I first heard the word "cantilever" when the renovations to old Yankee stadium were described. The old support columns holding up the upper deck were removed because they blocked the view of the field, and the upper deck was thereafter a cantilever. A cantilever is something like a balcony or deck that is supported only on one end, held up by stress on one side, with no support on the other end. We see lots of cantilevered balconies on apartment buildings in New York, but I seldom see them on a regular residential home. Today, I saw a good one.
The support beams of this balcony go far into the house, and really only a small part of the whole beam sticks out. It almost seems like an optical illusion, but we probably see so few because running those beams in is such an intrusive project. On this home, we saw how it was done with the beams sistered to the floor beams through the drop ceiling.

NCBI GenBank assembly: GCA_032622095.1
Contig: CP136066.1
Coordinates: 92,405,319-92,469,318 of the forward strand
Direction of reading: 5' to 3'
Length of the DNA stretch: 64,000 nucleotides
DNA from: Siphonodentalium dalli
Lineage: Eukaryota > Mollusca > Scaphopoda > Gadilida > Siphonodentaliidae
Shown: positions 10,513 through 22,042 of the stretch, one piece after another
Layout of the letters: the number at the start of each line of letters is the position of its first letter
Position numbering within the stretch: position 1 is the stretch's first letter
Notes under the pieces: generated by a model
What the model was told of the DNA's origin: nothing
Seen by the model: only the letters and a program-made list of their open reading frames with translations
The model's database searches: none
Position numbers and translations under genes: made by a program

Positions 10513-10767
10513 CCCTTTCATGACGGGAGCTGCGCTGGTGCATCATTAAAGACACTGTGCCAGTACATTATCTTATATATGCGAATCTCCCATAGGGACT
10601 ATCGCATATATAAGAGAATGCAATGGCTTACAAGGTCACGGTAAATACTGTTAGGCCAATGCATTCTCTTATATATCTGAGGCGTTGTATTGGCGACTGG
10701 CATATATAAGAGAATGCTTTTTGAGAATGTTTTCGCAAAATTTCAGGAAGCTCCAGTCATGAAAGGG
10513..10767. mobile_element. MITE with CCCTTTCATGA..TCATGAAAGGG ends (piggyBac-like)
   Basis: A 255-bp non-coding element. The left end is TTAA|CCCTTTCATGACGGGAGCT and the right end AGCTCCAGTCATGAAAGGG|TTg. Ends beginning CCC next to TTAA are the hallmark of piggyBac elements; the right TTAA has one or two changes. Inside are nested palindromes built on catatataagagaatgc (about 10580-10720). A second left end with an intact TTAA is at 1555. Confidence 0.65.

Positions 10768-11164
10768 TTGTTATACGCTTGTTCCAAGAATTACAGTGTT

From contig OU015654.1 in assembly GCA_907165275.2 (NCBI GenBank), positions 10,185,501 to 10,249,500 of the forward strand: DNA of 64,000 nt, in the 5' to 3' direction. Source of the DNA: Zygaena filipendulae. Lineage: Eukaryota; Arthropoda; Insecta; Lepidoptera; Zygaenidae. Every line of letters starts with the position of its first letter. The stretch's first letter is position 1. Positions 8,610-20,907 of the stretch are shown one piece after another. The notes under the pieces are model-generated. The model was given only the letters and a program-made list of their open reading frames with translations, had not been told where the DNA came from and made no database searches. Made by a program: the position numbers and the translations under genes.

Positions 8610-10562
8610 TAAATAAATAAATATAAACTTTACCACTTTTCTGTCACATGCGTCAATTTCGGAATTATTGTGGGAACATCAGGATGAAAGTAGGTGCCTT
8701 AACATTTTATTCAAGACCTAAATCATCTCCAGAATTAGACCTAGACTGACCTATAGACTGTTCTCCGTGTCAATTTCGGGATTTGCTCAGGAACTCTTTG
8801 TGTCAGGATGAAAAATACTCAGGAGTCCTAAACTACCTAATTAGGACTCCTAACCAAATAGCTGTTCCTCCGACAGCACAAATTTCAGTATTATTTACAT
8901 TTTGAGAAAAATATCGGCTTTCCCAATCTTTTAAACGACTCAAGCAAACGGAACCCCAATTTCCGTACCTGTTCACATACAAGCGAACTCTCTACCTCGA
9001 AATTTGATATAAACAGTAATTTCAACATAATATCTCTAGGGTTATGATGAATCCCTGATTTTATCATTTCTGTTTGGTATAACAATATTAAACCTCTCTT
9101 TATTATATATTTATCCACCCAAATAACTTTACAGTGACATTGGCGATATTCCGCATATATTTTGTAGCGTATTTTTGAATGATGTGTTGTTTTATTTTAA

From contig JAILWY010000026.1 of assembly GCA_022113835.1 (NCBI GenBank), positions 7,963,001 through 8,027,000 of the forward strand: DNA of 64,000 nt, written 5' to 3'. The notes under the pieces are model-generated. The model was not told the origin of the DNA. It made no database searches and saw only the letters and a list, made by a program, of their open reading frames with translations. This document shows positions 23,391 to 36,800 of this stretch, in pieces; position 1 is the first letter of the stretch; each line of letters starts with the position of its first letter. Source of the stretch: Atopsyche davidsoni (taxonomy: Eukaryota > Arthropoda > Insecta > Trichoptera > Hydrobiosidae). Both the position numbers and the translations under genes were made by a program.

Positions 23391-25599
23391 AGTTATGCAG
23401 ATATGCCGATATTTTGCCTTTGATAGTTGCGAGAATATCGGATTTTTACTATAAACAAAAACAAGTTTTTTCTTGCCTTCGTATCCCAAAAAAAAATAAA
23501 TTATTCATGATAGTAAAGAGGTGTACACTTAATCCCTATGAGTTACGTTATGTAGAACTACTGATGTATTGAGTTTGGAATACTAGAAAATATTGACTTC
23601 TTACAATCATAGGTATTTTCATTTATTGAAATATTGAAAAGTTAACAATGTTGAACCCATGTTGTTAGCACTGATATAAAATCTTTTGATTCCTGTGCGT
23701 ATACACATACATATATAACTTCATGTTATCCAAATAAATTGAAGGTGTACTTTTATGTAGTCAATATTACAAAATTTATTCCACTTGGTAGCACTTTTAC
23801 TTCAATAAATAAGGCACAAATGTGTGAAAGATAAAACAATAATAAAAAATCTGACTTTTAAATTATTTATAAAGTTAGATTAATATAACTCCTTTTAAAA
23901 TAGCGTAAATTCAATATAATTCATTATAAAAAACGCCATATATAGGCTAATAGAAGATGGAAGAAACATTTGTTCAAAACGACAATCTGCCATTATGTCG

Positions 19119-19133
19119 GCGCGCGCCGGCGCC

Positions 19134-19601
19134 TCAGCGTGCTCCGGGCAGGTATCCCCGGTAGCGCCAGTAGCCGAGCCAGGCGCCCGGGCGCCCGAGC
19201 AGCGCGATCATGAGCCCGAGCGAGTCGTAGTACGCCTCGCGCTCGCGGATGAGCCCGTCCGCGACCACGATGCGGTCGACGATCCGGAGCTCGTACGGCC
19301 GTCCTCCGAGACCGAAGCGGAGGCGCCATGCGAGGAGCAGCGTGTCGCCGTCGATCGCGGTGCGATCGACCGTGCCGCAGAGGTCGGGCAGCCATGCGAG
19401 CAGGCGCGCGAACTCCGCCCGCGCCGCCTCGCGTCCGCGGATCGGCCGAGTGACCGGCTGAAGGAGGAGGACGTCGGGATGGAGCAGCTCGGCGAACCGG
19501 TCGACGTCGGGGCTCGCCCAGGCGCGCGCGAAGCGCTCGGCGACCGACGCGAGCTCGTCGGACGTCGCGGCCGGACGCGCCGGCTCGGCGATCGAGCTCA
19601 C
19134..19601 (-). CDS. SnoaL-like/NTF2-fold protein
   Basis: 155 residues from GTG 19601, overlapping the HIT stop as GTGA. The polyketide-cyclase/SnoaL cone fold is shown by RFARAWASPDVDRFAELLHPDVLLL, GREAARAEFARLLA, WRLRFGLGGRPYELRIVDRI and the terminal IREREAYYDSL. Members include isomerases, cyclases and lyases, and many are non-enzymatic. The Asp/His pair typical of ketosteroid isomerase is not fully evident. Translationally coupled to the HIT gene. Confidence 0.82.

There was another deck directly next door to us, so it was easy to see the contrast between a cantilever deck and a post and beam design, which is far more common.
Why would a cantilever make sense? For the same reason they removed the columns at Yankee Stadium- to avoid obstruction. In this case, there is a patio below the deck, and they wanted to maximize the available space without the encumbrance of beams. And in places like Yonkers, where yards can be small, every square foot of space counts.
Although it looks unbalanced, the thing is quite strong. The ways of calculating stress and the sheer number of beams running underneath that thing distribute the stress evenly. It works. It looks awkward, but it works.